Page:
• Zinc in pecans is a natural Viagra and a precursor of “happy” hormones


It’s what nuts are good for

  • Vitamin B6: Pistachios have phenomenal contents of vitamin B6; they are one of the richest sources of it. A 100-gram serving of pistachios has 1.7mg of vitamin B6 (131% DV), whereas 100g of salmon have 0.8mg. Pistachios are twice higher in B6 than salmon! B6 serves as a coenzyme in some 100 enzyme reactions in amino acid, glucose and lipid metabolism. The liver is the site for vitamin B6 metabolism. B6 help maintain normal blood sugar levels: it is involved in the processes of converting stored carbohydrate or other nutrients to glucose.
  • Iron: Of all the popular nut varieties, pistachios have the highest concentration of iron that improves hemoglobin and red blood cells production.
  • Heart-healthy fats: Pistachios are rich in heart-healthy fats and help lower high blood pressure. Relative to other tree nuts, pistachios have a lower amount of fat and calories but higher amounts of potassium, vitamin K, γ-tocopherol, and certain phytochemicals such as carotenoids and phytosterols.
  • Dietary fiber. Pistachio nuts are the second best source, after almonds, of dietary fiber.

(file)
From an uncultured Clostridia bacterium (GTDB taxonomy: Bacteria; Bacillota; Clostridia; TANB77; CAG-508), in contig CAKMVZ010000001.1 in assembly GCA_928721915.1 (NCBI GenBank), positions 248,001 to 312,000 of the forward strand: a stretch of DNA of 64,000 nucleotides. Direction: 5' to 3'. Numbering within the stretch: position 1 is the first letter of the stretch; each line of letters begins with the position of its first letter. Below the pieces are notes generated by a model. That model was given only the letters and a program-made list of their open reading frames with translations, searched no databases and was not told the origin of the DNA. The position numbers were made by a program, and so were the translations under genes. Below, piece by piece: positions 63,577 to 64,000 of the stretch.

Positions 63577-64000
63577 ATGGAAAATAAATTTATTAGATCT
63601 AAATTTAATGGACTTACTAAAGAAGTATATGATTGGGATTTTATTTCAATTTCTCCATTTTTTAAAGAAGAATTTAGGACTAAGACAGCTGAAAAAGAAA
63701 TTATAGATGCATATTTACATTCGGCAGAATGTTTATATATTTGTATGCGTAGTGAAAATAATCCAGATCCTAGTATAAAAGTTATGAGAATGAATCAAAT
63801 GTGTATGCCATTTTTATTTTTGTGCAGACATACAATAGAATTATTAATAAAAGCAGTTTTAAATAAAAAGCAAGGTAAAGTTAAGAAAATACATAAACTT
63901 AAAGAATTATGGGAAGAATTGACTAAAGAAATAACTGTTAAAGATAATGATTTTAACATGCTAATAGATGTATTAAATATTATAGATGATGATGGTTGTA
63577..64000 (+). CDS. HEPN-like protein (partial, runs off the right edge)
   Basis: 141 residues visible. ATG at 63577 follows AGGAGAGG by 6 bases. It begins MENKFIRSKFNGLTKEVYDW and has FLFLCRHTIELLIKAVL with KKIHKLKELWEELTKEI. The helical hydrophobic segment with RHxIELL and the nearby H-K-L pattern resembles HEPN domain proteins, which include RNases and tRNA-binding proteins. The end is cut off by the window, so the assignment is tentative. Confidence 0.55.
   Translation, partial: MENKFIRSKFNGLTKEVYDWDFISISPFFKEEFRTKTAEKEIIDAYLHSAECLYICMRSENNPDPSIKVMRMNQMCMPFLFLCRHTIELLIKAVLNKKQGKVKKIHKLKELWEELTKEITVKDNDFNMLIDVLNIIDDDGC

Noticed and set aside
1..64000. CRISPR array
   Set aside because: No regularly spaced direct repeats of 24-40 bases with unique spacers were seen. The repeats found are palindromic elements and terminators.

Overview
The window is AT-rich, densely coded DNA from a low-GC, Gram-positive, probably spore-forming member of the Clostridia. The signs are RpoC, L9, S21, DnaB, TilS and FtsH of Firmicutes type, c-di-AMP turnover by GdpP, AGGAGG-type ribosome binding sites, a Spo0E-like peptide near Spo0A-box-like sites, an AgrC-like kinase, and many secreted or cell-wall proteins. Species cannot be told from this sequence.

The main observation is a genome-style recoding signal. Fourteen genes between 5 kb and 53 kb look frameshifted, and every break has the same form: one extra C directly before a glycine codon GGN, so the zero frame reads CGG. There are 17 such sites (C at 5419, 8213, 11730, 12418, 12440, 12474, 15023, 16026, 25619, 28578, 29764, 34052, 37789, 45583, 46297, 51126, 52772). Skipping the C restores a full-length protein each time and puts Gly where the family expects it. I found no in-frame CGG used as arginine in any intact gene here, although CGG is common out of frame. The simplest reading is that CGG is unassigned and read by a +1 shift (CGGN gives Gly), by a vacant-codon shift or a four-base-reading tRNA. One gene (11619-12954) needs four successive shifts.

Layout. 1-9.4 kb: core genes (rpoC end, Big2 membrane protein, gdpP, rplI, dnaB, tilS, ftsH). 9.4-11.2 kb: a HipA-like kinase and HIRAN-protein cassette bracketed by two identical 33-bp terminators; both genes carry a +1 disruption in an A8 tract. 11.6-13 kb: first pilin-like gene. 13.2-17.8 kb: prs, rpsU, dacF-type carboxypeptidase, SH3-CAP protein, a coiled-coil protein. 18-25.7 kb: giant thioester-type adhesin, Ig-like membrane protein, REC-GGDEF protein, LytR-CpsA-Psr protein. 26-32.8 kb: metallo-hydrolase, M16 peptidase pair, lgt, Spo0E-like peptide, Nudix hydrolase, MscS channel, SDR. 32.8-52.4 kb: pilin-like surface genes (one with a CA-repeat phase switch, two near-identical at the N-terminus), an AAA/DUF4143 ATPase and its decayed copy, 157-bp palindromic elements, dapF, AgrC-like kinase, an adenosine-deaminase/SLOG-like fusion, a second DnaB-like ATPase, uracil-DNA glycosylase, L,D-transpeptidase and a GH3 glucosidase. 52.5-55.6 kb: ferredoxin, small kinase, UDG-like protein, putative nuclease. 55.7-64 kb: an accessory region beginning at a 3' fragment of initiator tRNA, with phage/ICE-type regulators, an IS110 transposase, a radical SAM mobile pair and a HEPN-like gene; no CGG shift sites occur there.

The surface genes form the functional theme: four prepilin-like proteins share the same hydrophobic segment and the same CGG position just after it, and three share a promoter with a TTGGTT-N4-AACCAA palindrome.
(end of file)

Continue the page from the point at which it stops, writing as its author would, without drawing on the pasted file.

• Low glycemic index makes pistachios good for people with Type 2 diabetes.
  • Folic acid (vitamin B9): Pistachios are naturally rich in folate (or folic acid, or vitamin B9) which is important for synthesis of the “hormones of happiness”
  • Arginine – 217 mg/100g (and have high arginine to lysine ratios)
  • Magnesium – 121 mg/100g (34% DV)
  • Zinc – 2 mg/100g (23% DV)


It’s what nuts are good for

  • Ellagic acid: Walnuts are high in ellagic acid that might prevent cancer due to its antiproliferative properties (ability to prevent or retard the spread of cells, especially malignant cells, into surrounding tissues). This effect may be due to its ability to directly inhibit the DNA binding of certain carcinogens.
  • Omega-3 alpha-linolenic acid: Among all nuts, walnuts are the richest source of omega-3 alpha-linolenic acid. However, walnuts contain over 40% (of total fat) of Omega-6 fatty acids that counteract Omega 3s. Don’t go nuts with walnuts!
  • Tannins: Walnuts are high in tannins that prevent tooth decay


  • Values and percentages are approximate based on the USDA Nutrient Database
  • Percent Daily Value (%DV) is a guide to the nutrients in one serving of food. For example, 40% for protein means that one serving provides 40% of the protein you need each day. It helps you make informed food choices. DVs are based on a 2,000-calorie diet for healthy adults.

Go nuts!